The cytosolic fate of ricin A chain in target cells
Hart, Philip John (2010) The cytosolic fate of ricin A chain in target cells. PhD thesis, University of Warwick.
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Official URL: http://webcat.warwick.ac.uk/record=b2482974~S15
Ricin is a heterodimeric, toxic plant protein. It is able to deliver its catalytic A chain (RTA) into the cytosol of target cells. RTA crosses the endoplasmic reticulum (ER) membrane into the cytosol, masquerading as a substrate of ER-associated degradation (ERAD) to do so. Therein, RTA inactivates ribosomes. This thesis shows that RTA is prone to lose solubility in vitro near the physiological temperature and pH of target cells. This instability is hypothesised to cause RTA to misfold in the ER lumen, promoting chaperone and membrane interactions therein. Fittingly, this thesis shows that Grp94, a lumenal chaperone, promotes the toxicity of RTA, and that liposomes constructed of negatively-charged phospholipid interact with RTA in vitro. This instability resembles that of other toxic A chains that exploit ERAD. Cholera toxin A chain and pertussis toxin A chain, for instance, are also relatively unstable (Pande et al., 2007 & 2008). The Hrd1 complex now seems the strongest candidate for retrotranslocating RTA from the ER lumen (Li et al., 2010). In the cytosol, the proteasomal cap has been shown to be involved in downstream processing of RTA – enabling toxicity (Li et al., 2010). This thesis reports that, in mammals, the balance of cytosolic chaperones and their co-factors helps to dictate the success of retrotranslocated RTA, putatively by determining its escape from terminal degradation in the proteasomal core. The effect of these chaperones occurs at a stage beyond access of the toxin subunit to the ER, and can result in both activation and inactivation of cytosolic RTA. It has been shown that, on one hand, Hsc70 is responsible for activating RTA. Hsc70 may aid RTA in attaining an active conformation in the cytosol after retrotranslocation. Alternatively, it might supplant the effectors of its degradation. On the other hand, Hsc70 also enters RTA into a sequential triage with Hsp90. Unlike Hsc70, Hsp90 deactivates RTA. This effect is dependent upon the lysines of this toxin subunit, suggesting Hsp90 may participate in the lysine-ubiquitination of RTA. Supporting this conclusion, Hsc70 and Hsp90 can both ubiquitinate RTA in vitro. This ubiquitination can be promoted if RTA is first incubated with liposomes. This implies that RTA may be particularly vulnerable to ubiquitination during retrotranslocation, where it might also be partially solvated by phospholipid. Contrasting to RTA, Hsp90 actually aids the toxicity and dislocation of ER-retrotranslocating cholera toxin A chain (Taylor et al., 2010). It seems that RTA may have fortuitously evolved to exploit Hsc70 rather than Hsp90 to promote its cytosolic activation. Provocatively, the hydrophobic C-terminal tail of RTA demarcates it from a homologous toxin, saporin, which does not exploit ERAD to achieve toxicity. Indeed, this region may be an adaptation RTA has acquired to promote interaction of the toxin subunit with Hsc70, which even seems to occur in RTA’s native, folded state. This interaction may be another reason why the region is apparently significant to the cytotoxicity of the protein (Simpson et al., 1995) Finally, because the reactivation of RTA after retrotranslocation involves proteins with broad specificity (Hsc70, Hsp90), this thesis hypothesises that this pathway may operate for other ERAD substrates. Prior investigators have shown isolated examples of this phenomenon. For example the degradation-independent retrotranslocation of extracellularly-applied luciferase (Giodini & Cresswell, 2008) and of endogenous calreticulin (Afshar et al., 2006). This thesis hypothesises that the success of a protein in being reactivated post-dislocation will be determined by stringency of the cell’s chaperone network, the propensity of the substrate to be degraded, and its propensity to refold. As a protein which is toxic to the cell when refolded in the cytosol, RTA will be a useful tool to investigate this putative, broadly relevant, post-dislocation activation pathway.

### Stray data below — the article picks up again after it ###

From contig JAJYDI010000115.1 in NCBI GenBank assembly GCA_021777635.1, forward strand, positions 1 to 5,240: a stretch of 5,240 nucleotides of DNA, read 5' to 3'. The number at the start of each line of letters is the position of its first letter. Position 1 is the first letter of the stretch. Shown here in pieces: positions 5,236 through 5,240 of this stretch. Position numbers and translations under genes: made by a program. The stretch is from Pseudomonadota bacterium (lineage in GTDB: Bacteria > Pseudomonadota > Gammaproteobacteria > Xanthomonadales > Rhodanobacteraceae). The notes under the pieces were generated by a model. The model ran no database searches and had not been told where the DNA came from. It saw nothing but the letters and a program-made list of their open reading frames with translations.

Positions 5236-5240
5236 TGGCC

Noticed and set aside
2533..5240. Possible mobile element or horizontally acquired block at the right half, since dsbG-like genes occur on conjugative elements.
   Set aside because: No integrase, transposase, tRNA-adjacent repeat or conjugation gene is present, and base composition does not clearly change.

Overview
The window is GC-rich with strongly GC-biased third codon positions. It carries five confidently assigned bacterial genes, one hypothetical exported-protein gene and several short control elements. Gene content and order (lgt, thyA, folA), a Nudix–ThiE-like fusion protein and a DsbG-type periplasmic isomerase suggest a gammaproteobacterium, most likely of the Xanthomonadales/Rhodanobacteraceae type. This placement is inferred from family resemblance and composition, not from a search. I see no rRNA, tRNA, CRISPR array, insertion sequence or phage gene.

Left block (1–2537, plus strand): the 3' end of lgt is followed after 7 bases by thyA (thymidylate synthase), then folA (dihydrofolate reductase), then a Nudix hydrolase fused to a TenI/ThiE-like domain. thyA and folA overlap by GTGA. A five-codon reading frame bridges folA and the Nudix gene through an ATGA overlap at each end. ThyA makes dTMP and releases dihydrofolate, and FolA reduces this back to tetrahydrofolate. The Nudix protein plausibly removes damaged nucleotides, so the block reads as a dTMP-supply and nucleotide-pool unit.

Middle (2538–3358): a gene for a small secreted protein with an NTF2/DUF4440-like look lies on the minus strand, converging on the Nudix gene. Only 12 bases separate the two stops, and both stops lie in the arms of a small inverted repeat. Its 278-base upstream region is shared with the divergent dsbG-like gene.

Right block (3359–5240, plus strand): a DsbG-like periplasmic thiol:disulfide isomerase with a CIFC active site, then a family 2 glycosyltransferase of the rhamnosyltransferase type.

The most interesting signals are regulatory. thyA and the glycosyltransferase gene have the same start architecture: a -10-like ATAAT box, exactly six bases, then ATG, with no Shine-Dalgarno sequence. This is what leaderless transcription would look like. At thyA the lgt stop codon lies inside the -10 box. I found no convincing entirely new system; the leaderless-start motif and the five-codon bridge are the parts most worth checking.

|Item Type:||Thesis or Dissertation (PhD)|
|Subjects:||Q Science > QR Microbiology|
|Library of Congress Subject Headings (LCSH):||Ricin|
|Institution:||University of Warwick|
|Theses Department:||Department of Biological Sciences|
|Supervisor(s)/Advisor:||Lord, Mike (J. Mike) ; Roberts, L. M. (Lynne M.) ; Spooner, Robert|
|Sponsors:||Biotechnology and Biological Sciences Research Council (Great Britain) (BBSRC)|
|Extent:||xv, 277 leaves : ill., charts|
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